• synonyms


[fan-taz-uh m]
  1. phantasm.
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or fan·tasm

  1. an apparition or specter.
  2. a creation of the imagination or fancy; fantasy.
  3. a mental image or representation of a real object.
  4. an illusory likeness of something.
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Origin of phantasm

1175–1225; < Latin phantasma < Greek phántasma image, vision (akin to phantázein to bring before the mind); replacing Middle English fantesme < Old French < Latin as above

Synonyms for phantasm

Synonym study

1. See apparition.
Dictionary.com Unabridged Based on the Random House Unabridged Dictionary, © Random House, Inc. 2018

Examples from the Web for fantasm

Historical Examples of fantasm

  • Later still, they found a little water poured in a basin or held in the hollow of the hand showed as true a fantasm.

    The Thing from the Lake

    Eleanor M. Ingram

  • Then I was right in calling you a dreamer, for love itself is a fantasm inspired by hope or memory.

    With Edge Tools

    Hobart Chatfield-Taylor

British Dictionary definitions for fantasm


  1. an archaic spelling of phantasm
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Derived Formsfantasmal or fantasmic, adjectivefantasmally or fantasmically, adverb


  1. a phantom
  2. an illusory perception of an object, person, etc
  3. (in the philosophy of Plato) objective reality as distorted by perception
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Derived Formsphantasmal or phantasmic, adjectivephantasmally or phantasmically, adverb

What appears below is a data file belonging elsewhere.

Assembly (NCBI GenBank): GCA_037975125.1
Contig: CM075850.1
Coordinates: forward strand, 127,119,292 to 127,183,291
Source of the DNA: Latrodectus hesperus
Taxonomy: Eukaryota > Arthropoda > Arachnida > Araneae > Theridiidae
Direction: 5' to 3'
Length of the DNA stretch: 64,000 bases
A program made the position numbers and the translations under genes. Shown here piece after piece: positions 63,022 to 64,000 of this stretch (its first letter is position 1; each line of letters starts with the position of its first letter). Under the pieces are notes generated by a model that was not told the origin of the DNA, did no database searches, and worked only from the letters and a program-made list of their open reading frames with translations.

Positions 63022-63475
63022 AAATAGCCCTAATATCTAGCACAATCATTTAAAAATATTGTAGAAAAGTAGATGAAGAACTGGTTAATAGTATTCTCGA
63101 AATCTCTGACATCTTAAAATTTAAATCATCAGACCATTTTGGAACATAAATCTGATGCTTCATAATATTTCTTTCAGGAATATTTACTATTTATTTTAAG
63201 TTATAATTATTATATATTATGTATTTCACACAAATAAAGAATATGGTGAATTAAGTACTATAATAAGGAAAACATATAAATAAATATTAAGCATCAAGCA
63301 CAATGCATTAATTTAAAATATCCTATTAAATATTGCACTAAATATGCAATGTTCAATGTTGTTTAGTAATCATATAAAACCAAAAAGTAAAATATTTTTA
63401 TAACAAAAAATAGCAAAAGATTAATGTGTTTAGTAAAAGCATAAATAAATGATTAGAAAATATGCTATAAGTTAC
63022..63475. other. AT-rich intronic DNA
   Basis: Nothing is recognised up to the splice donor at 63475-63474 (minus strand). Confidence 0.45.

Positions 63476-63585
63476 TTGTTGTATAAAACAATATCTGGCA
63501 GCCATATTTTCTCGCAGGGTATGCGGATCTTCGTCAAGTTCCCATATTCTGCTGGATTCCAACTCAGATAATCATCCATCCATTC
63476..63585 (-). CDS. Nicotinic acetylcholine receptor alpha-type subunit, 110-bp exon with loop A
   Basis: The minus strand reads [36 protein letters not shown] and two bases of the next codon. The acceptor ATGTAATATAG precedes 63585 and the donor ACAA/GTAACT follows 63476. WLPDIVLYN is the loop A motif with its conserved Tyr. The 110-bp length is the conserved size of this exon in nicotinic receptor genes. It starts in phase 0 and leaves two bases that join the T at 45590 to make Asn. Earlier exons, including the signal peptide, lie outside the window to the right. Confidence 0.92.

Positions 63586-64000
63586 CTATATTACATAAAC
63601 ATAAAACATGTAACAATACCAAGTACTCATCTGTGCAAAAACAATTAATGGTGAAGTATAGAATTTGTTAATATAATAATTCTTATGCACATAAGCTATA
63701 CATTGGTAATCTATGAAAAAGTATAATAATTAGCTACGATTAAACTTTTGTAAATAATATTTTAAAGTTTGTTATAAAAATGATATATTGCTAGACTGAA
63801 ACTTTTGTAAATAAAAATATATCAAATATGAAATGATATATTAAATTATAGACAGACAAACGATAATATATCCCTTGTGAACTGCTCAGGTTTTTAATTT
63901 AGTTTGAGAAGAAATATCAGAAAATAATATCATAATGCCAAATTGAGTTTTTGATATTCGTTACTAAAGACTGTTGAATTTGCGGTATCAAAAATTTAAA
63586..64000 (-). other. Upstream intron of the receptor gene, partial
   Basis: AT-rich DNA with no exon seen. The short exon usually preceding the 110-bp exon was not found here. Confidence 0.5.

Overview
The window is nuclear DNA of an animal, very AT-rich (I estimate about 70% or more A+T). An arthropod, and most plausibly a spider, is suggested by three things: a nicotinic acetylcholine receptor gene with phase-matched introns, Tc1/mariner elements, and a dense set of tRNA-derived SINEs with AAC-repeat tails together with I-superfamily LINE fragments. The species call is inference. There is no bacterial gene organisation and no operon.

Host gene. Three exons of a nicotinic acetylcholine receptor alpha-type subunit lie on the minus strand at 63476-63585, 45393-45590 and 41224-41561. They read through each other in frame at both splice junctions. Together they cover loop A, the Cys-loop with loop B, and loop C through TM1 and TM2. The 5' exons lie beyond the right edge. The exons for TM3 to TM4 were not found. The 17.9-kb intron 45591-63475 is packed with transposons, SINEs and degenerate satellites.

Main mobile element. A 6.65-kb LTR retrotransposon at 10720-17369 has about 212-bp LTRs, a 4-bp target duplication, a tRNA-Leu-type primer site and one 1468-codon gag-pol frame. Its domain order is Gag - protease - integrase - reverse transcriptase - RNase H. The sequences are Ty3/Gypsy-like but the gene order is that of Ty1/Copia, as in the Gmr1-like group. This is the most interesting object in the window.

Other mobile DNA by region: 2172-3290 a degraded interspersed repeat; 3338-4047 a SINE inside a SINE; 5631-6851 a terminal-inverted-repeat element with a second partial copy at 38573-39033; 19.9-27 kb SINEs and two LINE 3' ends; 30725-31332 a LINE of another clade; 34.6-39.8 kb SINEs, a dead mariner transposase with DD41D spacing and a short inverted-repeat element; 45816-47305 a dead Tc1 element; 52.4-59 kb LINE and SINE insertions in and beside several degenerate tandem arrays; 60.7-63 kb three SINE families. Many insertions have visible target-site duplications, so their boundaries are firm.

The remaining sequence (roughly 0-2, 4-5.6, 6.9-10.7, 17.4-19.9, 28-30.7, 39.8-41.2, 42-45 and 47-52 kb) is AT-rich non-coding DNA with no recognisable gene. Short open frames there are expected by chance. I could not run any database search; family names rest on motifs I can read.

Word Origin for phantasm

C13: from Old French fantasme, from Latin phantasma, from Greek; related to Greek phantazein to cause to be seen, from phainein to show
Collins English Dictionary - Complete & Unabridged 2012 Digital Edition © William Collins Sons & Co. Ltd. 1979, 1986 © HarperCollins Publishers 1998, 2000, 2003, 2005, 2006, 2007, 2009, 2012

Word Origin and History for fantasm



early 13c., fantesme, from Old French fantosme "a dream, illusion, fantasy; apparition, ghost, phantom" (12c.), and directly from Latin phantasma "an apparition, specter," from Greek phantasma "image, phantom, apparition; mere image, unreality," from phantazein "to make visible, display," from stem of phainein "to bring to light, make appear; come to light, be seen, appear; explain, expound, inform against; appear to be so," from PIE root *bha- (1) "to shine" (cf. Sanskrit bhati "shines, glitters," Old Irish ban "white, light, ray of light"). Spelling conformed to Latin from 16c. (see ph). A spelling variant of phantom, "differentiated, but so that the differences are elusive" [Fowler].

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Online Etymology Dictionary, © 2010 Douglas Harper

fantasm in Medicine


  1. Something apparently seen but having no physical reality; an apparition.
  2. An illusory mental image.
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The American Heritage® Stedman's Medical Dictionary Copyright © 2002, 2001, 1995 by Houghton Mifflin Company. Published by Houghton Mifflin Company.